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:: Volume 1, Issue 3 (8-2012) ::
کیمیای هنر 2012, 1(3): 83-98 Back to browse issues page
Foucault with Magritte’s Eyes
Arash Iqbal *
Abstract:   (12945 Views)
Representation in painting, which connects the image and external reality and introduces the former as lower to or narrator of external object, was challenged with the advent of modern art. In fact, artist’s mind and individuality claimed their dominance on narration while bringing in a self-sufficient independence for image. In this new episteme, different styles and techniques emerged which insisted on the creativity of artist’s mind and recognized the human role in the construction of reality. It seemed that modern art and its method of thinking proved modern subject to have influential and important role in knowing of the world. Among the artistic pioneers of modern history, Magritte was the one who attacked the external object and its connection with image from a different point of view. Instead of conveying the important role of the subject-creator, like what we find in Cubism, Abstract Expressionism and even Surrealism, he rather insisted on the self-sufficiency of the image. He puts reality in front of reality and it is language that finally reveals the rupture. The resemblances do not represent each other rather, in a world of repetitions, the classical relationship between the original object and its representation dies. Foucault describes Magritte’s paintings as: “the shifting and exchanging of similar elements, but not the reconstruction of a resemblance.” The difference between similitude and resemblance is the core issue at stake in this article. Foucault discusses representation and resemblance in their relationship with classical viewpoint and differentiates them from similitude and repetition, adding that:”resemblance serves the representation but similitude serves the repetition.” Foucault’s observations on Magritte’s paintings are based on the affirmation of this notion that in Magritte’s paintings the narrating image loses sense while language too is shown unable to narrate the image. Refusing to accept the role of narrator, the self-sustaining worlds of language and image not only don’t refer to the outer world but also, as Foucault puts it, their juxtaposition in image happens “through emptiness”. Magritte’s works, in accordance to his line of thought, ultimately turn out to be deprived of objects. His painting turns into a window opened to an empty world. As Foucault says, his paintings escape having identity.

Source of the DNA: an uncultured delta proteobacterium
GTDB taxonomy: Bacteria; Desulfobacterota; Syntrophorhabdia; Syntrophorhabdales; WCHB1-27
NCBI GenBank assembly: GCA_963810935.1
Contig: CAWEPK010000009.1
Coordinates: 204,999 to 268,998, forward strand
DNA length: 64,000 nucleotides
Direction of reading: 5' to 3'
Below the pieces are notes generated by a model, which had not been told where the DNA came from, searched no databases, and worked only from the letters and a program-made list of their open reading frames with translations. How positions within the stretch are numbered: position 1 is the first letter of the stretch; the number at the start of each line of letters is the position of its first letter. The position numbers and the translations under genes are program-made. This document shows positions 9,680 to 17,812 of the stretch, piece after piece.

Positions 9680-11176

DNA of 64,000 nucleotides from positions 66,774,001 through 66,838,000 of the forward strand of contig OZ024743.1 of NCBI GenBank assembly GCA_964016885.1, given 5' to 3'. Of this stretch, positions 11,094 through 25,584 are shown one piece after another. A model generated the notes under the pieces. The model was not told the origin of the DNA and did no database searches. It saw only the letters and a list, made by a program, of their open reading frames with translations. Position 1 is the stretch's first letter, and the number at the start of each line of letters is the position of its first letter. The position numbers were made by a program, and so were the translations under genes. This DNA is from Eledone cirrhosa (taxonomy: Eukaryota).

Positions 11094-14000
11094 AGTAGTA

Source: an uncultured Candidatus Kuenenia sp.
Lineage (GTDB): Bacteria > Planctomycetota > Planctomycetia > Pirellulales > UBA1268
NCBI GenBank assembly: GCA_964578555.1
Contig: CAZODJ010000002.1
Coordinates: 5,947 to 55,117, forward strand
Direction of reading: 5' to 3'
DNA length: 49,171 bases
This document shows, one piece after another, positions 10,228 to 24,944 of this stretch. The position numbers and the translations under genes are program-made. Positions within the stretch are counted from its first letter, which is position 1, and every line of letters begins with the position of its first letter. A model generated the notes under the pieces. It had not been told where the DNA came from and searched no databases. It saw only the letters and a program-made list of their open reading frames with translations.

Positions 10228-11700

Keywords: Foucault, Magritte, resemblance, similitude, representation
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Type of Study: Research | Subject: Special
Received: 2012/12/10 | Accepted: 2013/04/23
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Iqbal A. Foucault with Magritte’s Eyes. کیمیای هنر. 2012; 1 (3) :83-98
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